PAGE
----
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Housing board in disarray
By DAN DEWITT and BARBARA BEHRENDT
Published May 23, 2007
BROOKSVILLE - The Brooksville Housing Authority now has three new board members to help take on two long-standing challenges.
The group must find as much as $1-million to fix dangerously deficient wiring at the authority's complexes, and hire a replacement for suspended executive director Betty Trent. Trent was indicted on charges of stealing federal money in November and is scheduled to go on trial next month.
"We have an opportunity to not only to move forward but to move forward in a positive manner, which we haven't had in a long time, " said Lara Bradburn, a member of the City Council, which appointed the new members Monday evening.
But it was not clear Monday whether most of the seven housing board members agreed that Trent needed to be replaced. Two of the new board members, Shannon Andra-Pettry and longtime local Democratic activist Steve Zeledon, said the board needs to hire at least an interim leader.
"It seems to me you can't have a functioning organization unless you have an executive director, " Zeledon said.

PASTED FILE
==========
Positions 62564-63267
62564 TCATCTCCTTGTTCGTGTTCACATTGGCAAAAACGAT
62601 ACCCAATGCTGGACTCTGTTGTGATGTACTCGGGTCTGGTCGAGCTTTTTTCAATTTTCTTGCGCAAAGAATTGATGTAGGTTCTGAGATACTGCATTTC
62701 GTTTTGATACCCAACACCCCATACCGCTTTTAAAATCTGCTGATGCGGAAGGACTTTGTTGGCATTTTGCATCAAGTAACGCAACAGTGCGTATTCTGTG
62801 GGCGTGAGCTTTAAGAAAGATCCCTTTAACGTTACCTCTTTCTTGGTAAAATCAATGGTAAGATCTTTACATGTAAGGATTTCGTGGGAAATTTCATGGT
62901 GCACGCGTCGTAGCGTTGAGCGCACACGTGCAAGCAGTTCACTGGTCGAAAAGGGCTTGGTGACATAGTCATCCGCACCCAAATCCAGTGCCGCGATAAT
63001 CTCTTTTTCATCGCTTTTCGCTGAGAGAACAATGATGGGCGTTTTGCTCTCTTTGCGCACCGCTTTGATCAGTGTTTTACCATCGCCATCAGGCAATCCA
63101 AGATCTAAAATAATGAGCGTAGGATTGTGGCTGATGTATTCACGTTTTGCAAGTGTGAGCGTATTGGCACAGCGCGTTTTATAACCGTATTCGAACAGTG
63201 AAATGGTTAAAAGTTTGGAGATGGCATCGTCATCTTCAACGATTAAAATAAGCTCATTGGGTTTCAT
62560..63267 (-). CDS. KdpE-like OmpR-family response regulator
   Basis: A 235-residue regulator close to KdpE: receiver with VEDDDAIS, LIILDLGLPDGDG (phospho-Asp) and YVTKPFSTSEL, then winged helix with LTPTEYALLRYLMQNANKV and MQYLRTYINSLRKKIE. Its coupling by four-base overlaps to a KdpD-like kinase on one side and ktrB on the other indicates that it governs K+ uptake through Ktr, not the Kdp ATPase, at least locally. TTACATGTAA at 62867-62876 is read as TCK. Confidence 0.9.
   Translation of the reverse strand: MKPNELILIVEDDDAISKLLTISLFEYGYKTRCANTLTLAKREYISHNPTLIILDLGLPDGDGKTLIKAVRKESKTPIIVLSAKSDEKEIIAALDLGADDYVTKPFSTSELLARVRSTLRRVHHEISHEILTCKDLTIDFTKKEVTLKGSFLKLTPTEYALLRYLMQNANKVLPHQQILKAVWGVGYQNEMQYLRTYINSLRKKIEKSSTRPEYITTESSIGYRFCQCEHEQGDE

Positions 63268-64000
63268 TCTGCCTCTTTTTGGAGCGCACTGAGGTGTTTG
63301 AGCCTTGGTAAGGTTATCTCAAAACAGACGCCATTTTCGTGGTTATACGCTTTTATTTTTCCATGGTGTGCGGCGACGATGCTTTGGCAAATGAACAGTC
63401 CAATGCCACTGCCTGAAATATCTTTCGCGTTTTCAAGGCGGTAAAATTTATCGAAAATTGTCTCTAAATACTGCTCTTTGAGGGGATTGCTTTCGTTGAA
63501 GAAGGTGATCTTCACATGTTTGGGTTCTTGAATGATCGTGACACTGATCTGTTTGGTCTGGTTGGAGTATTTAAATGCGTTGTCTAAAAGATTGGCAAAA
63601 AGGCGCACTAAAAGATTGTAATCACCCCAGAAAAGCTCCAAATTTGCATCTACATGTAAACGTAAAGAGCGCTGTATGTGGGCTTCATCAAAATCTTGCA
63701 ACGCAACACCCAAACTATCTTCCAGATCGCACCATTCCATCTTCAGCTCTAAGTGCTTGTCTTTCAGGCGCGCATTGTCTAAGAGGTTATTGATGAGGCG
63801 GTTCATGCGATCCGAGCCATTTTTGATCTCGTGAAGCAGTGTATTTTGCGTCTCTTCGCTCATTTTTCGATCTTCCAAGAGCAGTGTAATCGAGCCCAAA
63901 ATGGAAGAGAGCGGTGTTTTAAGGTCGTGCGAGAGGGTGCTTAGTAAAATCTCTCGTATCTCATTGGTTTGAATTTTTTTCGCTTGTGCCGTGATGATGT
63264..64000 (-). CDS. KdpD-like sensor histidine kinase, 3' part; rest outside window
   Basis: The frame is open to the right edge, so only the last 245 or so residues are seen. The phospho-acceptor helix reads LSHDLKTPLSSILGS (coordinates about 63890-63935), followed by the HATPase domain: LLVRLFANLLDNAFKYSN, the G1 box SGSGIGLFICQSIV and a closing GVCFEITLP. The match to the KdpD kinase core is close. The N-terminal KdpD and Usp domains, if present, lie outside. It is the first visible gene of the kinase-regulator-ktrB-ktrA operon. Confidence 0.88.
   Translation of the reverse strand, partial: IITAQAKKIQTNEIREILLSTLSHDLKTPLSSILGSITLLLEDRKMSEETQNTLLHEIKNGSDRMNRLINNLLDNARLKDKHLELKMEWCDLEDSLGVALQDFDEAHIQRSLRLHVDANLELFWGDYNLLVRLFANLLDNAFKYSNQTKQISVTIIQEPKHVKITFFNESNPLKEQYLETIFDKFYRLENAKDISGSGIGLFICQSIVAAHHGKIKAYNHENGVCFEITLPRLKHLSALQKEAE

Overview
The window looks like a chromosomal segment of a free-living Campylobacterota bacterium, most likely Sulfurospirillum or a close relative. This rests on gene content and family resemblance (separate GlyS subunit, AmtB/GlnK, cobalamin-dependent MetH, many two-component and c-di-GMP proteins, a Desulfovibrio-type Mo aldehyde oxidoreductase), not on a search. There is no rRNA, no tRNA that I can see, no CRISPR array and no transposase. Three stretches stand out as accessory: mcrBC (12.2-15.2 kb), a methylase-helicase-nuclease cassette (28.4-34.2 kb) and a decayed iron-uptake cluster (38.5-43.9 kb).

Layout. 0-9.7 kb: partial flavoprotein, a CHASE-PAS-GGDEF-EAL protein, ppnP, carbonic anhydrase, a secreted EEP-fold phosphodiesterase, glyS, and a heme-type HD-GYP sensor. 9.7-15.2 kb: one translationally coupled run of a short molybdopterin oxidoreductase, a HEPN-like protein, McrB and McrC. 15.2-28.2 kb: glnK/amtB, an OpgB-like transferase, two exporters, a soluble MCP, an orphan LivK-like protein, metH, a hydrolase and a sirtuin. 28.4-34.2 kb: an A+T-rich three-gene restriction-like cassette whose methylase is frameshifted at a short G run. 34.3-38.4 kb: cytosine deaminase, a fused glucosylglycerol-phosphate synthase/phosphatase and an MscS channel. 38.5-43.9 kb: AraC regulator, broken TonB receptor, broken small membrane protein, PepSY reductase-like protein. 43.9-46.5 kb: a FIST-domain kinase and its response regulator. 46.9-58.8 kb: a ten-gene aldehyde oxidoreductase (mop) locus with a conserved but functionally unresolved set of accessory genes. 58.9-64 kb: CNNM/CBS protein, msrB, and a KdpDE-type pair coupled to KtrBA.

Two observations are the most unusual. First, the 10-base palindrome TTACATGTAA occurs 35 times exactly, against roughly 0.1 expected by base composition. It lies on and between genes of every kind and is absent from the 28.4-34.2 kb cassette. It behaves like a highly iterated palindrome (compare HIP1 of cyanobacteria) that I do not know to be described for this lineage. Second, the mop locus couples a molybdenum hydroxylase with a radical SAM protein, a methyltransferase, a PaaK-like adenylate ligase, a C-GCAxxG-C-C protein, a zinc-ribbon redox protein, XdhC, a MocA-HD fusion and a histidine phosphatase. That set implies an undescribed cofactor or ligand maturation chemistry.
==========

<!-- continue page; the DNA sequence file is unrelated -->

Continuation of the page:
The third new member, Earl Watkins III, said Tuesday that he had not yet been told he had been named to the board and did not want to comment until he had confirmed his appointment.
Helen Fleming, who had served on the board since 1993, withdrew her application for another term, and the City Council chose not to re-appoint another board member, Allen Rhodes. Onnie O'Banner resigned from the board Monday.
Several housing board members have resisted removing Trent because she has not been convicted.
"There's some legal ramifications that could come into play" on replacing Trent, said board member Carl Pilcher, who was reappointed Monday.
Nobody disputes that the authority must fix the wiring at its two apartment complexes, Hillside Estates and Summit Villas. In March, an electrical contractor found aging and corroded wiring at Summit Villas that he said could have caused a fire or electrocution.
Jim Lane, the contractor, has since fixed some of the problems, but the conditions remain dangerous enough that Billye Fetrow, the authority's project manager, has been unable to rent four apartments at Summit Villas.
"We're talking about a job that could reach $1-million for both properties, if not more, " Pilcher said.
The authority, meanwhile receives less than $500, 000 annually from the federal Housing and Urban Development Department, said Bill Kalbas, a HUD spokesman in Tampa.
"Right now, we are busted, " Pilcher said at a workshop last month.
Pilcher said he is confident that HUD could find the money to make the repairs in Brooksville. Donna White, a HUD spokeswoman in Washington, said Tuesday it cannot.
"There is not any additional money, " she said. "HUD doesn't have a lot."
Fetrow said she has also applied for federal grants and, earlier this month, sent a letter to the city of Brooksville seeking a $500, 000 loan.
Interim City Manager Steve Baumgartner advised against the loan, and Bradburn said Tuesday the city does not have the money available.
"We certainly don't have a half-million dollars sitting around, " she said.